The best results are achieved in patients with T1N0 or T1N1 tumours; 70% of such patients are alive at five years. However, under 5% present with T1 tumours. Penetration of the serosa by the tumour predicts a risk of recurrence of 80-85%.

The type of operation will depend on the site of the tumour; oesophagogastrectomy may be required for cancers of the OGJ and proximal stomach, total gastrectomy for mid-stomach tumours, and partial gastrectomy may be adequate treatment for tumours in the distal stomach.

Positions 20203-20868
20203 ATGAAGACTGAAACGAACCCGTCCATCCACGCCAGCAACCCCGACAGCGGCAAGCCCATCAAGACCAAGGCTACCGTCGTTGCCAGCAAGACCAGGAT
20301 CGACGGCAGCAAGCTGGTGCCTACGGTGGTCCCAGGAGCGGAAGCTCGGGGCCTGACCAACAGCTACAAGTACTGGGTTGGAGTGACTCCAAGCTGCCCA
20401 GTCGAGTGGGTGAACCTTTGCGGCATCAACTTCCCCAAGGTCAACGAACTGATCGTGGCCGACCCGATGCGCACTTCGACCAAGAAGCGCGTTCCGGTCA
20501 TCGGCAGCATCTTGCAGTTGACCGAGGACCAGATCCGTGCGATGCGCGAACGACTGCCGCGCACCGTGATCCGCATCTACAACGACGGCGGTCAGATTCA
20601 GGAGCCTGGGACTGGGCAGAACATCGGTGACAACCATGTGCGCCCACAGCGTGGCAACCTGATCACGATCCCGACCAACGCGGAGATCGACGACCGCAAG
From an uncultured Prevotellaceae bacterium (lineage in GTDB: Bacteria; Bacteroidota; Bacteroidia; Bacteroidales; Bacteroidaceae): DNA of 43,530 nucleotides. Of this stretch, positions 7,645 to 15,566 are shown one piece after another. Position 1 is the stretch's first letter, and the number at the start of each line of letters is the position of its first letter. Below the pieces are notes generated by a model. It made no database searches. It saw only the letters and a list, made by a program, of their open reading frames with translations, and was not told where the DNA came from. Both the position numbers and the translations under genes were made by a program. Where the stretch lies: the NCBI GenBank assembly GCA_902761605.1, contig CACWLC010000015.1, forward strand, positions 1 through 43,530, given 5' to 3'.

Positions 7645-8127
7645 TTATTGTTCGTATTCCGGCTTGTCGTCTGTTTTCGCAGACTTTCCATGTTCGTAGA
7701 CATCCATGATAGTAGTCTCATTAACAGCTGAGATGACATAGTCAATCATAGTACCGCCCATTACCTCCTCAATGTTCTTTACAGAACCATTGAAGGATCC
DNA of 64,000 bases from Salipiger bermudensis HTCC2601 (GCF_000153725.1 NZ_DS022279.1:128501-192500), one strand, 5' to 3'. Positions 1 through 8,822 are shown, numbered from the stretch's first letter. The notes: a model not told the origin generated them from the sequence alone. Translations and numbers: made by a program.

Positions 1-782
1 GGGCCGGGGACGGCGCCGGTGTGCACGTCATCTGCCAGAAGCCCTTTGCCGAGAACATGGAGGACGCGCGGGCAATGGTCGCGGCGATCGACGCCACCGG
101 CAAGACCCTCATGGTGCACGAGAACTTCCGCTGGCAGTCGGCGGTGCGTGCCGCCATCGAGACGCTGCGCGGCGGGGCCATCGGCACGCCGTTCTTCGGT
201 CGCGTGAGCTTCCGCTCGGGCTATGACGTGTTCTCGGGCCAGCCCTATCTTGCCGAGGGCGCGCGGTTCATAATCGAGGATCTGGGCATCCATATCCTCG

A further consideration is the extent of lymphadenectomy undertaken. In Japan, patients routinely undergo extensive lymphadenectomy, whereas in Western countries most patients have more limited lymph node resection. MRC and Dutch studies have compared R1 dissection (lymph nodes within 3 cm of the tumour) to R2 dissection (more extensive lymphadenectomy). In both studies postoperative mortality was significantly higher with R2 resection and no survival advantage has been observed. Consequently, R2 resection should not be used as standard treatment at present; long-term survival data are awaited from these studies.

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